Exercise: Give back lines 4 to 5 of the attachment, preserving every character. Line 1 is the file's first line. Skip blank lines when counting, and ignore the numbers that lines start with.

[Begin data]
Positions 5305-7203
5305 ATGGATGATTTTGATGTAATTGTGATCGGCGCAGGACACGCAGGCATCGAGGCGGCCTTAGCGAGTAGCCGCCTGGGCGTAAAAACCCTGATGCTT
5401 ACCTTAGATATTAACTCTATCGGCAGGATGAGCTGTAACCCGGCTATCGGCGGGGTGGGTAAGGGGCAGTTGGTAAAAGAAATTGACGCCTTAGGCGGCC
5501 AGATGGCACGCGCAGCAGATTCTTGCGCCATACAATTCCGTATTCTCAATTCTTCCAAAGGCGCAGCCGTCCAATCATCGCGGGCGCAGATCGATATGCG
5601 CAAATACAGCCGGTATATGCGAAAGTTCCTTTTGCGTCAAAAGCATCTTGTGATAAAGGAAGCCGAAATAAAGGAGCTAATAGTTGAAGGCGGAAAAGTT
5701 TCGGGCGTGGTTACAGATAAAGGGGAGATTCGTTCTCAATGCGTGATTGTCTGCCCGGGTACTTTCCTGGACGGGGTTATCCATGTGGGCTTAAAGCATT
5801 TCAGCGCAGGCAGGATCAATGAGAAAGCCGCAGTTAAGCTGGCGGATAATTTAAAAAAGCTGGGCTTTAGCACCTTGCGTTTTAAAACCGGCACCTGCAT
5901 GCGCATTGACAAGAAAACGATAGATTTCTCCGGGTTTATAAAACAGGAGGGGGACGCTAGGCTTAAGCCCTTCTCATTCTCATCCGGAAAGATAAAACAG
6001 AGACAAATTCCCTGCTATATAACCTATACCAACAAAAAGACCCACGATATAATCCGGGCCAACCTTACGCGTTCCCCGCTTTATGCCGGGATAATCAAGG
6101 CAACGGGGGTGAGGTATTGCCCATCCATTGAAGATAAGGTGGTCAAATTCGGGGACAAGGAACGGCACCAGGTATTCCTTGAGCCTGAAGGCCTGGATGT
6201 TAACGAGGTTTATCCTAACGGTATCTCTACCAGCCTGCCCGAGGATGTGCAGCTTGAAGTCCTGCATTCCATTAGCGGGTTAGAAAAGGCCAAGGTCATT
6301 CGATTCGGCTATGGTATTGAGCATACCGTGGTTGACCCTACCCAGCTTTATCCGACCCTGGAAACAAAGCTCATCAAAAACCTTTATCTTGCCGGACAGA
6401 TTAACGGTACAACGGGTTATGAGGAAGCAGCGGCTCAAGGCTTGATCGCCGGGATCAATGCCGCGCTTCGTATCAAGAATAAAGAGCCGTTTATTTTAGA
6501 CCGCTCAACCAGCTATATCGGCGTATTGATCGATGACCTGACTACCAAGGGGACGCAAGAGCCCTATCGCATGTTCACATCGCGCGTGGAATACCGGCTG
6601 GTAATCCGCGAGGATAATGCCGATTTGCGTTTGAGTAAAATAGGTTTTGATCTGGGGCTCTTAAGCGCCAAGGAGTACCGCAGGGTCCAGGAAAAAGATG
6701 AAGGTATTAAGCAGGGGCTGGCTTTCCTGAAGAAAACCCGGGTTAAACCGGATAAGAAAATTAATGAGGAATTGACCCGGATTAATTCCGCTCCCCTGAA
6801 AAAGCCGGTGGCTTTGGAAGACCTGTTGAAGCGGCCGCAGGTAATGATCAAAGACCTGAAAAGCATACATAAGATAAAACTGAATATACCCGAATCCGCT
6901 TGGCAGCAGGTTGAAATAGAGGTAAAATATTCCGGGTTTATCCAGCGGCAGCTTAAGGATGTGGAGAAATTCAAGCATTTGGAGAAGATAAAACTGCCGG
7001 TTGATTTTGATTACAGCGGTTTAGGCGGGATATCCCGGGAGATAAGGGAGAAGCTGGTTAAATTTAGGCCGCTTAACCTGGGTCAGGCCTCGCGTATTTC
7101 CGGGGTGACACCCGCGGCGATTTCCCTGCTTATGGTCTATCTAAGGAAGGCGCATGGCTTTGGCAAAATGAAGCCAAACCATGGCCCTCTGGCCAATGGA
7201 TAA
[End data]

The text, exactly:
5501 AGATGGCACGCGCAGCAGATTCTTGCGCCATACAATTCCGTATTCTCAATTCTTCCAAAGGCGCAGCCGTCCAATCATCGCGGGCGCAGATCGATATGCG
5601 CAAATACAGCCGGTATATGCGAAAGTTCCTTTTGCGTCAAAAGCATCTTGTGATAAAGGAAGCCGAAATAAAGGAGCTAATAGTTGAAGGCGGAAAAGTT